Judge David Johnson has nothing witty to say here. Yikes.
If you thought African-American bondage ended with The Civil War and the Emancipation Proclamation, you'd be mistaken. Slavery by Another Name, based on the Pulitzer Prize-winning book by Douglas A. Blackmon, peels back a few layers of American history and reveals something ugly and unnerving.
This 90-minute documentary examines the myriad ways in which individuals of low moral fiber exploited legal loopholes (and boneheaded legislative exclusions) to maintain the free human labor many of them had grown accustomed to, before Lincoln gave the Confederacy the business. Whether it was sharecropping or prisoner labor, men were doing hard work for free under the boots of their masters.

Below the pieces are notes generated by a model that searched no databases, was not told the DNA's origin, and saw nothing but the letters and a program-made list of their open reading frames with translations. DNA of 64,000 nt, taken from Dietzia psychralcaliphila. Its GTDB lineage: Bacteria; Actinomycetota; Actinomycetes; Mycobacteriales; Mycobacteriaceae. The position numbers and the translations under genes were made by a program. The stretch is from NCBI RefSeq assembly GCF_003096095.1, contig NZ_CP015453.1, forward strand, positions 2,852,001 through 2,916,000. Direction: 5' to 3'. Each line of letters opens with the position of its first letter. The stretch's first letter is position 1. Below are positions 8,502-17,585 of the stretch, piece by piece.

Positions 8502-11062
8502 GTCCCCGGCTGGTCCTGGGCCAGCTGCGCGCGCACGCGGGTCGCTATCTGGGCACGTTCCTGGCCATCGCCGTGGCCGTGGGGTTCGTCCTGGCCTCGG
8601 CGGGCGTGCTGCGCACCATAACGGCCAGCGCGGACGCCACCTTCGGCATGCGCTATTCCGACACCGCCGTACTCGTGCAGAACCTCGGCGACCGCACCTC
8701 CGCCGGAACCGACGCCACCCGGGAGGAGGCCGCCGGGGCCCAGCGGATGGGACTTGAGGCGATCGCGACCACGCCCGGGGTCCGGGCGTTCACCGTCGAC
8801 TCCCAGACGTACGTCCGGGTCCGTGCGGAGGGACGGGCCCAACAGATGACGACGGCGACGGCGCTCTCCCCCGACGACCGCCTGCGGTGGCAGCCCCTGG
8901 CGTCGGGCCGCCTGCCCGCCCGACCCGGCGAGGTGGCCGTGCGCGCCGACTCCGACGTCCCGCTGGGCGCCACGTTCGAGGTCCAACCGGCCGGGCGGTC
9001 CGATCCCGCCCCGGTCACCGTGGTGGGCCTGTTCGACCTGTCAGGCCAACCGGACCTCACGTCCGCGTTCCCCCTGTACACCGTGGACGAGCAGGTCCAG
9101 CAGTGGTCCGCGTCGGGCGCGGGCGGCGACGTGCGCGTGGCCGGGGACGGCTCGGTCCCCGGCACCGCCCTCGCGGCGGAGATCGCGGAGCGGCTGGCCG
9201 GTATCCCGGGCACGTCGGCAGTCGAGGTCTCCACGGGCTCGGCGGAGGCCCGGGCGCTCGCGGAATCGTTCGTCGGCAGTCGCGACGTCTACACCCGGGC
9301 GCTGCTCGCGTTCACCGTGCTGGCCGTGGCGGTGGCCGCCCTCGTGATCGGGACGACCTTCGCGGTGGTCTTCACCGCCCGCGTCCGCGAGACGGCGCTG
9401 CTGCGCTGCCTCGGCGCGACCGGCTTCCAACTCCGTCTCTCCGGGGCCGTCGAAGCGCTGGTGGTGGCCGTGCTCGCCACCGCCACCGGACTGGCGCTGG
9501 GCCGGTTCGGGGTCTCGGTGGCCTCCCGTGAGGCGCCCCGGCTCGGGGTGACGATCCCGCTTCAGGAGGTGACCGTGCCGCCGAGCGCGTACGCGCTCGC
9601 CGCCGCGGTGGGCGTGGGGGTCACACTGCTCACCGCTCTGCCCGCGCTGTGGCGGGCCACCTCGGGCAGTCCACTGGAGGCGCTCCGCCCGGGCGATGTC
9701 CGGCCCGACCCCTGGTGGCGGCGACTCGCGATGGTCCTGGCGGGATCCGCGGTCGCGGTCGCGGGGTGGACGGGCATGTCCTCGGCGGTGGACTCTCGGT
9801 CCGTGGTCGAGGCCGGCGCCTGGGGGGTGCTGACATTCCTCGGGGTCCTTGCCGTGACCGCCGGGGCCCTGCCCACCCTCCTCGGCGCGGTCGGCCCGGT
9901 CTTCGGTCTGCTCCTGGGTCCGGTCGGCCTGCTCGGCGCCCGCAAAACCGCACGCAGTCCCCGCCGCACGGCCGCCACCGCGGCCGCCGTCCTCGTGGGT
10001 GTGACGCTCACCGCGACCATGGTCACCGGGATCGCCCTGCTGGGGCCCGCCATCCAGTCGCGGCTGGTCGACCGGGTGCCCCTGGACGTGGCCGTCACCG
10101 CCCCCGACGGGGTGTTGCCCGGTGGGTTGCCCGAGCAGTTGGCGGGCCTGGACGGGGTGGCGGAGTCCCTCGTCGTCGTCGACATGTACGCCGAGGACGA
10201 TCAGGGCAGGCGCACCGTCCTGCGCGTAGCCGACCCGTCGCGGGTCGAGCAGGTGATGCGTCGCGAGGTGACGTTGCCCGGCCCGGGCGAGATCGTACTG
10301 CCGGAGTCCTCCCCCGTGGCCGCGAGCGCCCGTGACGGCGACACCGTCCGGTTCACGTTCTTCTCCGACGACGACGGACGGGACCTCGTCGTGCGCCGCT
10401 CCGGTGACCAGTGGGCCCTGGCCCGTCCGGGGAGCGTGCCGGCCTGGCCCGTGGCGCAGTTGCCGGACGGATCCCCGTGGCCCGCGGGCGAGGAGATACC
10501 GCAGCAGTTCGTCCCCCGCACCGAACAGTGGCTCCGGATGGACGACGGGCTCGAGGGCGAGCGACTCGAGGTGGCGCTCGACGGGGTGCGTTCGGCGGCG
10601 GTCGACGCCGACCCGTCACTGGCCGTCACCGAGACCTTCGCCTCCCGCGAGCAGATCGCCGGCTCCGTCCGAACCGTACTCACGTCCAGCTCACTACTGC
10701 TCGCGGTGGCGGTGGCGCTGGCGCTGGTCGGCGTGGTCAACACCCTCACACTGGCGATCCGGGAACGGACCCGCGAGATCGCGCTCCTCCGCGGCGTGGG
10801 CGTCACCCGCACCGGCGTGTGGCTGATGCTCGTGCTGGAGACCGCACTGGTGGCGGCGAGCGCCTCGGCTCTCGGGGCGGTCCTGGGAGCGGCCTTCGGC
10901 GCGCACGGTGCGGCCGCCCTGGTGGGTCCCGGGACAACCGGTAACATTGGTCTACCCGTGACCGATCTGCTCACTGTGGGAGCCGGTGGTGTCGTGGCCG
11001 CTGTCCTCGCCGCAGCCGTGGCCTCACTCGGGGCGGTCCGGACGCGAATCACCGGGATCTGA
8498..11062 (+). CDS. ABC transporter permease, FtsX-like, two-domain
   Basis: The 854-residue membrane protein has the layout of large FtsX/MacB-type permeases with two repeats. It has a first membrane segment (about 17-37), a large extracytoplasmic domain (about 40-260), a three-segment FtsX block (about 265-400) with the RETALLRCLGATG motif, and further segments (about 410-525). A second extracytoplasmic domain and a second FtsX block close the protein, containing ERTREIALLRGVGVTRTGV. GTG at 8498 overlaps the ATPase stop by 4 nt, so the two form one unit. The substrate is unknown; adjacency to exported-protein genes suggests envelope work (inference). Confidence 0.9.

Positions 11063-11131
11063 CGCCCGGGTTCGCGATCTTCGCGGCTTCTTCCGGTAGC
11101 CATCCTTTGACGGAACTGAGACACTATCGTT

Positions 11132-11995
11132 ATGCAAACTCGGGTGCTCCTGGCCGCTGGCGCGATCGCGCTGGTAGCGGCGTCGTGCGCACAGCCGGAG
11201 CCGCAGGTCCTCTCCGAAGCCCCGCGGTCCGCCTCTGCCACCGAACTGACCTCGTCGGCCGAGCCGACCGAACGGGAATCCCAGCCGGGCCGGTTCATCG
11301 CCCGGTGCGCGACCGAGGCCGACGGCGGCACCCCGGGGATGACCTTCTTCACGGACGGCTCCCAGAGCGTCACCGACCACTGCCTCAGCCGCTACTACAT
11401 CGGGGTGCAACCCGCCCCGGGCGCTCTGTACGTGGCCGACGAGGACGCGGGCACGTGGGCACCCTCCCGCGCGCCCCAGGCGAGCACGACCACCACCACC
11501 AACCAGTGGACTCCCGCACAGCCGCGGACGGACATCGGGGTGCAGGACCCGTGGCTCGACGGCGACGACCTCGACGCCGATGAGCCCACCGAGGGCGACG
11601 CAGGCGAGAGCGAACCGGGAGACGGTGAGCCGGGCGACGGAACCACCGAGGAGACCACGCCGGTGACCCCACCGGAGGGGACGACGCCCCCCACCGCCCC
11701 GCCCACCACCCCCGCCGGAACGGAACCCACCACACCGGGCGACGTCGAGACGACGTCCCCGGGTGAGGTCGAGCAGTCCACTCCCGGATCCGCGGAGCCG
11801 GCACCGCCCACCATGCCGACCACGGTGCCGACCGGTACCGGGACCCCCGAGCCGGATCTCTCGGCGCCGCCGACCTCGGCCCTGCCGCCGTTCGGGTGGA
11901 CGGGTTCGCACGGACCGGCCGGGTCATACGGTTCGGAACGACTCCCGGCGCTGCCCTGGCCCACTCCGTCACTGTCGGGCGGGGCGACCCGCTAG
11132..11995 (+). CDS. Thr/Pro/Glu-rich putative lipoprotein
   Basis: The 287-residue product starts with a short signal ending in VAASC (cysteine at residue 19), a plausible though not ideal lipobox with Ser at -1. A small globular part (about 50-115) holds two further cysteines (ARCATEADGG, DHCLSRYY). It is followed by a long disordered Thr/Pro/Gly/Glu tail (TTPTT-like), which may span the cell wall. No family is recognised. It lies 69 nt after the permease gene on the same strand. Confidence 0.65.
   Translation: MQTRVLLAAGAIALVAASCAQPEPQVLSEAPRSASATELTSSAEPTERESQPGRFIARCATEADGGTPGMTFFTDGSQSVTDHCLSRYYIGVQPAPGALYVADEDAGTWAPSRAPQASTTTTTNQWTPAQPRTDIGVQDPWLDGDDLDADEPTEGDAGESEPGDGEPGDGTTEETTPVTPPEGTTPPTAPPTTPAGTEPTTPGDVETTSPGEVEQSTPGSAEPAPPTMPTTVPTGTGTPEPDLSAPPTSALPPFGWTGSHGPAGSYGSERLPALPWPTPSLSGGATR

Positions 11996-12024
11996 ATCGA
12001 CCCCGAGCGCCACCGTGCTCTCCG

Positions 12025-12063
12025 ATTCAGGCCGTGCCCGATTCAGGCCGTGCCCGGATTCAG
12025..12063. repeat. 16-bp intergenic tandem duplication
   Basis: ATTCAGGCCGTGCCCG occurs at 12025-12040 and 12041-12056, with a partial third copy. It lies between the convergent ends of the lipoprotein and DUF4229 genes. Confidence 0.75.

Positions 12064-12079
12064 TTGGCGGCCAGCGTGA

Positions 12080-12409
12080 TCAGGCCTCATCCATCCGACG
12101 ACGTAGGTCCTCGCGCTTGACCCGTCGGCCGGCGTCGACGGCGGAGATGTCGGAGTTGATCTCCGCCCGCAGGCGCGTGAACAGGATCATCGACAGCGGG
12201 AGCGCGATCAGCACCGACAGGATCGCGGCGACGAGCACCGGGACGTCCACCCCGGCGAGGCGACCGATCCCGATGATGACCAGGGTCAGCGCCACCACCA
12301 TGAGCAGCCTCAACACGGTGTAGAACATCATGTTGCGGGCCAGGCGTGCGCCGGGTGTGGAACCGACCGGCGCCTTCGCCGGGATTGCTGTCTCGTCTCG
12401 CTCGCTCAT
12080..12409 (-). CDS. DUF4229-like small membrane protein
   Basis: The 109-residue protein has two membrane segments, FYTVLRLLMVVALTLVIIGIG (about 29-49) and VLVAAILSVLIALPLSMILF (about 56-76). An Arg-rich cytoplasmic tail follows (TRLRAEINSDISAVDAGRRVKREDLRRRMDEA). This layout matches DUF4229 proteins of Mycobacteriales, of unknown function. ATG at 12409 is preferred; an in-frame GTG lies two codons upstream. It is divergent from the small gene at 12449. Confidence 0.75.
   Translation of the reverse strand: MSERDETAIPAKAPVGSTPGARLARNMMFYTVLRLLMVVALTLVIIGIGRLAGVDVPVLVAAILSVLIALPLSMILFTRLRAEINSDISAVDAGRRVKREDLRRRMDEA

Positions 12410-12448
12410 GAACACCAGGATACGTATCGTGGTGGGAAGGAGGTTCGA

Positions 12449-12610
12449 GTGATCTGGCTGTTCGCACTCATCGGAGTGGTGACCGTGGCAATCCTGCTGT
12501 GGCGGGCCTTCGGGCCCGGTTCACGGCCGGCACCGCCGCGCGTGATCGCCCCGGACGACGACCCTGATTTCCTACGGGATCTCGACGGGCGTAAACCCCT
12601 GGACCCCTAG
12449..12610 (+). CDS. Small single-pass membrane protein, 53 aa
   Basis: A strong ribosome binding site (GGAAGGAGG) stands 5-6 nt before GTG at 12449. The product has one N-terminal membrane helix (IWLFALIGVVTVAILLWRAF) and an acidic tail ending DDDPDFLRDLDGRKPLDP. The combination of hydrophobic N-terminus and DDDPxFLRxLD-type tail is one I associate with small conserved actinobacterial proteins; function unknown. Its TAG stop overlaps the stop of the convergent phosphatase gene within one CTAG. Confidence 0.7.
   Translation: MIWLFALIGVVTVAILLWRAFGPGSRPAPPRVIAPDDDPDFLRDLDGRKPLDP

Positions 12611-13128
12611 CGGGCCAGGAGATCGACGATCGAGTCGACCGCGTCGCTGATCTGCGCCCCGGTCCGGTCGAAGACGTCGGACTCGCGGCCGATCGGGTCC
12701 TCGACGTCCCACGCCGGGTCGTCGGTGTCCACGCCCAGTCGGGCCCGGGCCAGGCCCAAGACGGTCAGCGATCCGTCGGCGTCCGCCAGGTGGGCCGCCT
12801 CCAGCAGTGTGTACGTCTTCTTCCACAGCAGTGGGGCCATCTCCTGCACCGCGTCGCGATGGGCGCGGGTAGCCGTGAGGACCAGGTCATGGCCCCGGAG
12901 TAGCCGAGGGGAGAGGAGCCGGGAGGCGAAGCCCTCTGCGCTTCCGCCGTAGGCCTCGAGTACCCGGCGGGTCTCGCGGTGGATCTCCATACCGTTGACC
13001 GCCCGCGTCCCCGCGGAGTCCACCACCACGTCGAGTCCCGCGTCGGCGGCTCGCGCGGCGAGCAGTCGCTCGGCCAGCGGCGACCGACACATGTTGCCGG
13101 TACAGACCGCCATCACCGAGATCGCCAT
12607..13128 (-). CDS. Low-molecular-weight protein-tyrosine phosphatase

It's startling stuff, well assembled by director Sam Pollard and his team, blending interviews with historians and family members related to some of those victimized by this practice. Dramatizations and reenactments are woven in, to add further dimension to the storytelling and bring the suffering to life.
A great time investment for a grossly underreported slice of history that rightfully deserves to be told.
The DVD: 1.78:1 anamorphic widescreen, 2.0 stereo, and a pair of behind-the-scenes featurettes.
Not Guilty. Rough stuff, but worth watching.
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